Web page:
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Posted on April 29, 2009 by  & 

Printed harvesting in Hong Kong

University and Polytechnic

James Tam of the Hong Kong Polytechnic University is printing silver conductive patterns using silver nitrate and, alternatively, silver nanoparticles and may soon try the new copper inks. Inkjet and flexo are used and the objective is to improve both the ink and the printing technology. A possible application is seen as RFID antennas. The project is government backed, there is an industrial partner and it ends in November when it will be published. Dr H.N. Lam at the Mechanical Engineering Department of the University of Hong Kong is developing more affordable wireless building controls using various forms of energy harvesting, printed solutions such as photovoltaics and piezoelectrics having a place. H.C. Ong and colleagues at the Physics Department of The Chinese University of Hong Kong has reported on "Interfaces in Field Effect Transistors and Photovoltaic Cells".


DuPont in Hong Kong is developing printed photovoltaics and transistors under a government grant. In 2008, it established its global thin film photovoltaic business, research and development center in the science park in Hong Kong with manufacture in Shenzen, a city neighboring the Hong Kong Special Administrative Region (HKSAR). HKUST Chemistry Professor Dr Hongkai Wu has been awarded DuPont Young Professor, the only local candidate from Hong Kong to have won the honor for 2007-09.
Dr Hongkai Wu
Dr Wu receives a grant to conduct research on microfluidics, bioanalytical science and materials chemistry. The DuPont Young Professor Grant Program provides start-up assistance to the most promising young and untenured research faculty members in areas of interest to DuPont.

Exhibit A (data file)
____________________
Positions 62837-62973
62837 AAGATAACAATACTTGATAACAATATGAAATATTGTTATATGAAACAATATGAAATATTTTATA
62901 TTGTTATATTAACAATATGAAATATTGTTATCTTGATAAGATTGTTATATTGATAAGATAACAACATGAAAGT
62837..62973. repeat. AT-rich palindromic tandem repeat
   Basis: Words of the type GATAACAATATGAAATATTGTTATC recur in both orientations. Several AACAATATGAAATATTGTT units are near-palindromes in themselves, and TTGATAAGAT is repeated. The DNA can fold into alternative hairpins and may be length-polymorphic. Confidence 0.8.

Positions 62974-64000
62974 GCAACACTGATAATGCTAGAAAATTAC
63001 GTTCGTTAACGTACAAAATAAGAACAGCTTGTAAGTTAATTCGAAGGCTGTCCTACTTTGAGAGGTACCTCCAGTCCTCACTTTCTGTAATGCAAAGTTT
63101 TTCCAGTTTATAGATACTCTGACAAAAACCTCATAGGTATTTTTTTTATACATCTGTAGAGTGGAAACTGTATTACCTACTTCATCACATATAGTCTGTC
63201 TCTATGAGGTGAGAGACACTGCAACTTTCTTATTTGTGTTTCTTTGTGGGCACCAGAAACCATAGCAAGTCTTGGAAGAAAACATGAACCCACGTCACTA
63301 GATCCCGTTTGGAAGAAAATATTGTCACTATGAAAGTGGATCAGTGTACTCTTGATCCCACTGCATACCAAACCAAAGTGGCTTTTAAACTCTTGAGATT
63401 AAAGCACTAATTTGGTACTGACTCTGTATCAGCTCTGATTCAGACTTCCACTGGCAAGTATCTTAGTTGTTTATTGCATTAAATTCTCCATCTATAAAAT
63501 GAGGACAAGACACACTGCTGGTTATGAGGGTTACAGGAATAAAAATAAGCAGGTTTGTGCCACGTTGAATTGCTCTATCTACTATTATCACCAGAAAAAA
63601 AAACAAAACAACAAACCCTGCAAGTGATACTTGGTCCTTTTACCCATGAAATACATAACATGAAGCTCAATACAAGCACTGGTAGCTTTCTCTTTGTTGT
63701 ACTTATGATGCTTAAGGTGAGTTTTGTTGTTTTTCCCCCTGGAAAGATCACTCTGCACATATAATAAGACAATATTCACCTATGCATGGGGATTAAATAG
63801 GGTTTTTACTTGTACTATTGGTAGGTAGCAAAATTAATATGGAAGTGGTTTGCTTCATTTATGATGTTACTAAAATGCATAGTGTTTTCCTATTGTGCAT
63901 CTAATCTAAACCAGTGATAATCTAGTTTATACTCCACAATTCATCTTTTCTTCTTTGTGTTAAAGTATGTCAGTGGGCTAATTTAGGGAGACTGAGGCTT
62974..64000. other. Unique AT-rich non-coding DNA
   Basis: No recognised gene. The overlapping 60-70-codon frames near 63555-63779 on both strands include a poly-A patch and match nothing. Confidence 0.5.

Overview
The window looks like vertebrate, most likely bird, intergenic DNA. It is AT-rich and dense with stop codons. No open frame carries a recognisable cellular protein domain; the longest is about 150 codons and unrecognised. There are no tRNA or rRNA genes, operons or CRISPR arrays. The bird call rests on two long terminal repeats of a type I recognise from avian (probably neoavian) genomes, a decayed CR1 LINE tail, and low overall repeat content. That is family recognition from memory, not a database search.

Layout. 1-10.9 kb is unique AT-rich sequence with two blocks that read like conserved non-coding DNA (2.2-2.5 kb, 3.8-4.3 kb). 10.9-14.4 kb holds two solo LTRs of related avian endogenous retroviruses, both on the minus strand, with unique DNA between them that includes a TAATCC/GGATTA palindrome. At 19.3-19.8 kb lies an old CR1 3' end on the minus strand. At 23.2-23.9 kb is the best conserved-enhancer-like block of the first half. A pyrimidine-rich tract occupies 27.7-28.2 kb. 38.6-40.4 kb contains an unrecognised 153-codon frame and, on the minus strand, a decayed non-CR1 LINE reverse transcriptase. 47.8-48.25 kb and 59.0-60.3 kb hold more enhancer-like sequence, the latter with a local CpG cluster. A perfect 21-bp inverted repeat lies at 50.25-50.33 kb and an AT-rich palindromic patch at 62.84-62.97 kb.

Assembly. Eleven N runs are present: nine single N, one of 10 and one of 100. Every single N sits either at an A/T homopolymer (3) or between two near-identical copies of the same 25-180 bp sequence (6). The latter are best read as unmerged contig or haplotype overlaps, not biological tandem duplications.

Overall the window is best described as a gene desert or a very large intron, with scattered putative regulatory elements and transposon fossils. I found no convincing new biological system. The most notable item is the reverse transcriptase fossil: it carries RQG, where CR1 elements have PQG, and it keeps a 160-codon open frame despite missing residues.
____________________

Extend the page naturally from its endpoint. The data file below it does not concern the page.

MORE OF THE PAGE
His research team has used the grant "to research MEMS, microfluidics, soft lithography, and surface chemistry to design and provide new tools for the application and understanding of fundamentals in materials and biological sciences, including microfluidic chemical reactors, high throughput single-cell analysis and chemical separations." remarked Dr Wu.
Back in the USA, scientists at DuPont and Cornell University in Ithaca, New York have used a simple chemical process to convert mixtures of metallic and semiconducting carbon nanotubes into solely semiconducting carbon nanotubes with electrical characteristics well-suited for plastic electronics. This finding, reported in Science recently, identifies a commercially viable path for the production of bulk quantities of organic semiconducting ink, which can be printed into thin, flexible electronics such as transistors and photovoltaic materials for solar cell technology.
The research team included DuPont Dr. Graciela Blanchet, Research Fellow at Cornell University and George Malliaras, Associate Professor of Materials Science and Engineering, Mandakini Kanungo Cornell/DuPont post-doctoral fellow and Helen Lu a DuPont research chemist. Their article was titled "Suppression of Metallic Conductivity of Single-Walled Carbon Nanotubes by Cycloaddition Reactions." The research was funded by a U.S. Air Force grant to Cornell University.
Since their discovery in the early 1990s, carbon nanotubes have been viewed as potentially revolutionizing the electronics industry. However, the fact that carbon nanotubes are produced as complex mixtures can greatly limit their applications. DuPont scientists published a method to separate carbon nanotubes using DNA in 2003 and DuPont has continued to investigate these materials. The current development is a significant advancement in this pioneering field, and is a more promising approach to developing semiconductor applications of carbon nanotubes.
"A significant limitation in electronic application of carbon nanotubes has been the difficulty in separating metallic from semiconducting carbon nanotubes," Graciela said. "Our research uncovered a potentially low cost route to suppress the conductivity of the metallic tubes without requiring further separation of nanotubes by type."
"We are looking forward to exploring the use of this material in a wide range of devices for applications such as novel organic photovoltaic structures," Malliaras said.
Top Image: Hong Kong, source Destination 360

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Posted on: April 29, 2009

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